0Comment| 4 people found this helpful. Was this review helpful to you? Report abuse
on July 9, 2009
The Veils' principal Finn Andrews has been quietly simmering with each release, honing their songs writing abilities and musicianship. As the band has grown there has been numerous line up changes with Finn Andrews remaining the only constant on all three albums. On `Sun Gangs' it looks like his perseverance has paid off as this album is quite masterful with songs that resonate with maturity that belie his youth.

`Sun Gangs' begins with the rousing, "Sit Down By The Fire" which features a ruminating Andrews caught up in the feeling of love. This track examines the mind boggling complexities of love in the 21st century with the refrain echoing the sentiments, one where the narrator is unsure he'll get what he wants, and the call and response assuring him that he will get everything. The pensive title track is a melancholy piano ballad accompanied by some layered keyboards that sounds like a surrender of sorts.

The album gets a lift from the Asian influenced guitars of "The Letter" which could be an Echo & The Bunnymen b-side. "Killed By The Boom" crashes in and sound like a cross between Achtung Baby Era U2/Echo with a dash of Jeff Buckley thrown in. The jagged guitars riffs in this track sputter while a snarling vocal showcases a different side of The Veils. "It Hits Deep" and the 60's inspired "The House She Lived In" reveal a folk rock side of The Veils reveling in 4/4 rhythms. "Larkspur" is a malevolent song, an eight-minute epic that seems to relish in the vanquishing of demons. As the album closes, Andrews assures his followers in the stately "Begin Again," "...we're just following the light of long dead stars..." Hopefully his star continues to shine.
0Comment| One person found this helpful. Was this review helpful to you? Report abuse
on November 17, 2012
There are those who are gonna try and make comparisons, lacing together the fabric and voice of Jeff Buckley and lyrical dark mysteries of Leonard Cohen ... and that my friends, is like taking off down a country road in the middle of the night without the lights on.

The Veils are lower case hipsters of sorts, an international band of troubadours with Finn Andrews at the helm, a man who's parental lineage leads straight back to XTC's Barry Andrews. XTC were not one of my favorite bands, and while Jeff Buckley certainly developed his signature falsetto from the work of this father, Finn seems to take pleasure in a delivery that's far akin of Barry Andrews, nearly churning out his lyrics, creating a unique sense of slow urgency, where every word seems composed of multiple vowels that stretch on and into a dry sincerity, intended to give his visions weight and purpose.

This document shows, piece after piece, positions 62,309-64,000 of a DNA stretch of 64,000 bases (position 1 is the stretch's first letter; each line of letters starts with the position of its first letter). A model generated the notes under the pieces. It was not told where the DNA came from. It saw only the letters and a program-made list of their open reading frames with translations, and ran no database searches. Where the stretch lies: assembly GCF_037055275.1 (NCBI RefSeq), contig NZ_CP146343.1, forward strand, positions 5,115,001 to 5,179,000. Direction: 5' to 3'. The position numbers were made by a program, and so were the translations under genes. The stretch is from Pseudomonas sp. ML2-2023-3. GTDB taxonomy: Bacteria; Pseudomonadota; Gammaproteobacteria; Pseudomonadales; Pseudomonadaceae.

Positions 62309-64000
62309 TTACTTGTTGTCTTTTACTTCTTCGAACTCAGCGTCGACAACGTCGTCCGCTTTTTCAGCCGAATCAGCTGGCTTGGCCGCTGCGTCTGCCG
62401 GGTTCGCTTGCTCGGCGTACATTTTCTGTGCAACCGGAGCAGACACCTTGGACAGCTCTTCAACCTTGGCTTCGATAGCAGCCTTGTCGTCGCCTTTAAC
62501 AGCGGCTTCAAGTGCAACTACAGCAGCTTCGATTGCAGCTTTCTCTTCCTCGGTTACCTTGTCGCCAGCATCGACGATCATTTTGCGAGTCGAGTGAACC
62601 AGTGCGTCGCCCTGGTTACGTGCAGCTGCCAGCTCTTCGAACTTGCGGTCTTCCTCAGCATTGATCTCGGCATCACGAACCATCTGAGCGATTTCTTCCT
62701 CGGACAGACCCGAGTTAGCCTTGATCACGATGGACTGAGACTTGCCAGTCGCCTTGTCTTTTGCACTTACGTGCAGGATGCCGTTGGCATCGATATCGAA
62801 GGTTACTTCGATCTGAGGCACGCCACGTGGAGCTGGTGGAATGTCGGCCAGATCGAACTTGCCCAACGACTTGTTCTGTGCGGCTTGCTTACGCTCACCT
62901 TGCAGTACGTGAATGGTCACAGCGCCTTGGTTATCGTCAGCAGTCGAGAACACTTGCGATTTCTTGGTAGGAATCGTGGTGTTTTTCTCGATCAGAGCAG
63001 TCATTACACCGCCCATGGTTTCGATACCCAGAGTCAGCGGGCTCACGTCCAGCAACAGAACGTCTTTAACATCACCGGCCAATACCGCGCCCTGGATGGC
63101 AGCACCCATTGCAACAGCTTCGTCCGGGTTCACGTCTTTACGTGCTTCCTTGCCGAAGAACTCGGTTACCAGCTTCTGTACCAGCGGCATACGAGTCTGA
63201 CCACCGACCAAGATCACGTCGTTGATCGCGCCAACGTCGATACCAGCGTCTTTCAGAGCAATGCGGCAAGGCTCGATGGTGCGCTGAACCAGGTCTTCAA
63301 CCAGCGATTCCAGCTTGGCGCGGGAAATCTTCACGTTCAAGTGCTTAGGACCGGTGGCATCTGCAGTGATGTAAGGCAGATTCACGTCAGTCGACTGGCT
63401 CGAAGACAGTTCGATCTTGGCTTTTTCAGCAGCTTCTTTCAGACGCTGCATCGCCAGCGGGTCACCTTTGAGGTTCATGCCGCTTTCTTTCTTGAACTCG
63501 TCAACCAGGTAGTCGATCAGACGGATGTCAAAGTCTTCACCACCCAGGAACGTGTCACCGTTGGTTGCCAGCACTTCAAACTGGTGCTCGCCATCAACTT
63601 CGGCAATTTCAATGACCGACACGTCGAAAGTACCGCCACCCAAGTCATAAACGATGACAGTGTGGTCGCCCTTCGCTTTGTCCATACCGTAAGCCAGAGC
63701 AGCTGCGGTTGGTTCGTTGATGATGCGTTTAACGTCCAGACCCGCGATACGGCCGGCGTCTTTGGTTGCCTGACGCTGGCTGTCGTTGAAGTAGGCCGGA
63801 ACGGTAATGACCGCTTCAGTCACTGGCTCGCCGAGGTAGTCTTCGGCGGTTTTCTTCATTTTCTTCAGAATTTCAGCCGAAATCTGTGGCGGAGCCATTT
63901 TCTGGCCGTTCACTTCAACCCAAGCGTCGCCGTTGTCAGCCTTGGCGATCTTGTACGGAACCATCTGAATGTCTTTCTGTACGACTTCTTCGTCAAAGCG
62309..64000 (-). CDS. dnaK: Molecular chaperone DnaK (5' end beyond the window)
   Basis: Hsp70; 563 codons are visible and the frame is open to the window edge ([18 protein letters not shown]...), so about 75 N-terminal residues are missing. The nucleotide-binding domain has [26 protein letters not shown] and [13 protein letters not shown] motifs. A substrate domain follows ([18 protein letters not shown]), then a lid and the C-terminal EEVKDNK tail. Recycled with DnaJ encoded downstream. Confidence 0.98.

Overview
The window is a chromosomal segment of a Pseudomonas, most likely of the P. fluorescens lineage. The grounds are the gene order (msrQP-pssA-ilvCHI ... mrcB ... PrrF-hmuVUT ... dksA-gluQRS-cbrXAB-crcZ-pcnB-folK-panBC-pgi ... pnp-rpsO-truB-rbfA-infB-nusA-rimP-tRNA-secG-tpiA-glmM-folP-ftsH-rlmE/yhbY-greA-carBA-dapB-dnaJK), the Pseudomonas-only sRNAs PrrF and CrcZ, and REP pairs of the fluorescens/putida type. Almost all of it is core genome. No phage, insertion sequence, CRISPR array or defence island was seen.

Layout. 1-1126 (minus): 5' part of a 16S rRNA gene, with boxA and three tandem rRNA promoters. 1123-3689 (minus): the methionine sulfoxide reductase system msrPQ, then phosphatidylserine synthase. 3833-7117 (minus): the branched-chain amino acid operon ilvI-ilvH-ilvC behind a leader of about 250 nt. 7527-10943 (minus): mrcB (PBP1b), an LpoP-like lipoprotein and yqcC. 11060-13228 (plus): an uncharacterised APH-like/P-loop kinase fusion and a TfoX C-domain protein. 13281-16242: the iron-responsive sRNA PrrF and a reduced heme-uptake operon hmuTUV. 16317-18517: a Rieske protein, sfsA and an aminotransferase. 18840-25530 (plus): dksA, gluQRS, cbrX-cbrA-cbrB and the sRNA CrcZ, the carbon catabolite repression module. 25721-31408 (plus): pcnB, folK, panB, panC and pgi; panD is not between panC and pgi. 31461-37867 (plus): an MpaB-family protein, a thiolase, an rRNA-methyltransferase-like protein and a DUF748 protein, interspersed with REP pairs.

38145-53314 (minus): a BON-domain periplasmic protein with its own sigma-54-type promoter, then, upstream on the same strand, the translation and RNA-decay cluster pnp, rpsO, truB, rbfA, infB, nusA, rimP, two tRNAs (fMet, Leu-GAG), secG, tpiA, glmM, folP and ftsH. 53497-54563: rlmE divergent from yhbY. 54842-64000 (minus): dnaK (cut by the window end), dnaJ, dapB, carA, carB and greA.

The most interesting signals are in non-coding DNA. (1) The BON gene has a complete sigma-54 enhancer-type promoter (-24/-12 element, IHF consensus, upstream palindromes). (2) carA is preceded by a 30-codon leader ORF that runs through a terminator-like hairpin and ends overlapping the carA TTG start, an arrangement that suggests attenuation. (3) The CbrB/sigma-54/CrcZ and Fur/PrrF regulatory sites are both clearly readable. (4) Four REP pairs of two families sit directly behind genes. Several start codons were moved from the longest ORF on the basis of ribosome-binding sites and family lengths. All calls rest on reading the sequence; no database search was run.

For all the world, the album sounds like some sort of breakup record, or perhaps a snug comfortable pining album, one where all of life's flaws and introspections are laid out in an autobiographical manner to be combed through, examined, pondered, and in the end dismissed almost matter-of-factly ... like looking over one's shoulder and never taking to heart the lessons that should have been learned. And to that end, we can all relate to songs like "Sit Down By The Fire."

Then there are tracks like "Larkspur" and "The House She Lived In," which channel images of Nick Cave, though without some thirty five years of life and experience behind him, Finn comes off a bit repetitious, and the songs feeling forgettable ... not because they're not good or visionary, but because they all sound reminiscent of something I've heard before, and better. While the emotional texture of Nick Caves music was disorienting and daunting by design, Mr. Andrews often times makes me feel like I'm one toke over the line, shaking my head, trying to catch up with something I've missed, but haven't. Having said that, there's something to say about the purity of Finn's voice, lyrics, and presentation, sounding almost naked, and content with his unpleasantness and boredom.

It's this aspect that stings me the most, these are the songs of a new generation, a generation that has nothing, that expects nothing, one that's content with the mundane and melancholy, one that counts their bruises wondering where in the world they came from, while lighting a cigarette, forehead pressed against the cold glass of a window with an unmade bed reflected a chilled cracked pane.

Review by Jenell Kesler
0Comment|Was this review helpful to you? Report abuse

Customers also viewed these items

Need customer service? Click here